Fun fact: kilts and bagpipes are Celtic, you know, not just Scots! Some people are surprised to encounter them in Ireland too. Who was first? Let’s leave that lost in the mists of history and fun arguments over a pint in the pub!
Squarely the best
We met up with our Guide, who then led his small group through the buildings: Cormac’s Chapel, the unique aisle-less Cathedral and then out to the side and the cemetery, with its Celtic Round Tower, all from the 1100s and up.
The medieval architecture and inside stonework are some of the best-preserved in all of Europe.
The group tour ended back at the Entrance, and most visitors left. However, we did not, as we wanted to go inside the side buildings. We’re so glad we did: don’t skip this bit!
The Rock has fascinating art and artifacts on display here, from a 12th century Saint Patrick’s Cross to a 1641 Chalice to several interesting stained glass windows. Note the surprisingly friendly-looking chimera in the left panel…
I was particularly impressed by the “Seale of the Colledge of St Patrike’s Cashell”!
Fire in the Friary
Walking back to town, we took a moment to peek around the remaining ruins of Saint Dominic’s Friary. It’s right before you’re back on Main Street at our lunch spot and parked car.
Archbishop David MacKelly founded the Friary in 1243. It burned but was rebuilt around 1480 by Archbishop John Cantwell. Saint Dominic’s Friary was dissolved in 1540.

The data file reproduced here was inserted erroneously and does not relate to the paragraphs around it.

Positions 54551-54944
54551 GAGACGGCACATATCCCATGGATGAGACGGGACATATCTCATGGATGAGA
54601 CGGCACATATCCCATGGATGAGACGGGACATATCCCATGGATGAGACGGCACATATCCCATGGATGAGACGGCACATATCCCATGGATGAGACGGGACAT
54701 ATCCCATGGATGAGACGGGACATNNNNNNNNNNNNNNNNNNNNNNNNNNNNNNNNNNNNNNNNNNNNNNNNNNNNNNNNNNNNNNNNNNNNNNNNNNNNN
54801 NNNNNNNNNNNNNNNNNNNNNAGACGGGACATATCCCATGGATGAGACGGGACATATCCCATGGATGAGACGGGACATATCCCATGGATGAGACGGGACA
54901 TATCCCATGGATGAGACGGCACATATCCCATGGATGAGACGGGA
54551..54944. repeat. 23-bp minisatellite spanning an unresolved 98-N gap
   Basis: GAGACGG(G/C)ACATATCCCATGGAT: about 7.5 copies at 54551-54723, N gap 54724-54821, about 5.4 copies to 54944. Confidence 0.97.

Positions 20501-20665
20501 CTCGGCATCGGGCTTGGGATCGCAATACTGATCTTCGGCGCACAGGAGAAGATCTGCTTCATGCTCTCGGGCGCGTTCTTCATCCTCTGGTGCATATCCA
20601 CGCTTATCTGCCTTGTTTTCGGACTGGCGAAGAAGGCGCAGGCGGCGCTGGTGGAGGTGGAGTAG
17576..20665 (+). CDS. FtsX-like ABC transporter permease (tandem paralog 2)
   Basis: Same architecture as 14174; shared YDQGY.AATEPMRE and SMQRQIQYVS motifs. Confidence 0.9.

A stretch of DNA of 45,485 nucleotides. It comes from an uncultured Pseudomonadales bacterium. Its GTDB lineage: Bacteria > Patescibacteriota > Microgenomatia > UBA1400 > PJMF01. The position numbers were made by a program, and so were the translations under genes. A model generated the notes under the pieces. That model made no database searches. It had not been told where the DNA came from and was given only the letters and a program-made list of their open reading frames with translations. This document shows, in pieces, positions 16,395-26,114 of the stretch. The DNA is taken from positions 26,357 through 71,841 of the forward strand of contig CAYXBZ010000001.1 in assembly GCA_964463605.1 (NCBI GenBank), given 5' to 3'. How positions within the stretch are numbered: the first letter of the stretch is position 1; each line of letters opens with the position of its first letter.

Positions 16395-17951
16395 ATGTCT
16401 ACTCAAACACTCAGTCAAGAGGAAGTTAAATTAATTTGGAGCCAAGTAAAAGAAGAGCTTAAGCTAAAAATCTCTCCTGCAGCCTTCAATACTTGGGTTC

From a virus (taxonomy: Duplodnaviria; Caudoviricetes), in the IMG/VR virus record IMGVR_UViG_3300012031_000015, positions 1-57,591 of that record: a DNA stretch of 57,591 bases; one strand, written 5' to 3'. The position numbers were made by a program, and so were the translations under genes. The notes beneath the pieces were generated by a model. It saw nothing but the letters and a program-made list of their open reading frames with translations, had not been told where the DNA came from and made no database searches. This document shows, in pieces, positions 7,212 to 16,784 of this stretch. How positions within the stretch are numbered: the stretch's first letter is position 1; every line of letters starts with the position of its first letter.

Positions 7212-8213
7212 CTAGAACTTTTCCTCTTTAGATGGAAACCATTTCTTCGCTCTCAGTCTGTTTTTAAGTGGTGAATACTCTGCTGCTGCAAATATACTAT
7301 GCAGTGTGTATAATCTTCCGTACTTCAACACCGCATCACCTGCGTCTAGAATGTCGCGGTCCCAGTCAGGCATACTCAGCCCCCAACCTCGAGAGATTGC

No ticket to ride
As happens regularly, it seems, we had surpassed our parking time but once again escaped without a ticket. Maybe the local enforcers noticed it’s a rental car and they appreciate tourists in the off-season!
As we prepared to leave Cashel, those fluffy white clouds started scudding through the fading blue of the previously perfect skies. The next palette was grey with dark clouds; a crow sat ominously on a roofline. Rain was coming!
But hey, whatever, it’s Ireland and the weather can change anytime from good to bad and back again, in any season, in minutes. Be prepared, and think positively: rain means a free car wash! And as true sages know, it’s good karma to treat a rental car like you would your own…
My travel blog “Con’s Corner” takes a sometimes irreverent look at 4+ decades of travel in the British Isles. My trips are real: no months of staging the perfect photo, no waiting for the perfect weather, no Photoshopping, no promo story in exchange for a freebie: I pay full fare. It’s true travel. It’s what you’d experience yourselves. Note that the company does not necessarily share my opinions and views. In fact, they may be shaking their heads. The photography is mine (except where credited as noted), as are all typos, grammatical errors, and odd expressions. It’s a blog, people, not literature! I also accept full responsibility for any puns, varying on a scale from hilarious to ouch… Be all that as it may, I intend to keep at it until I get it right. Con Jager, Santa Rosa, USA.
(R) Photography by Robin Gabbert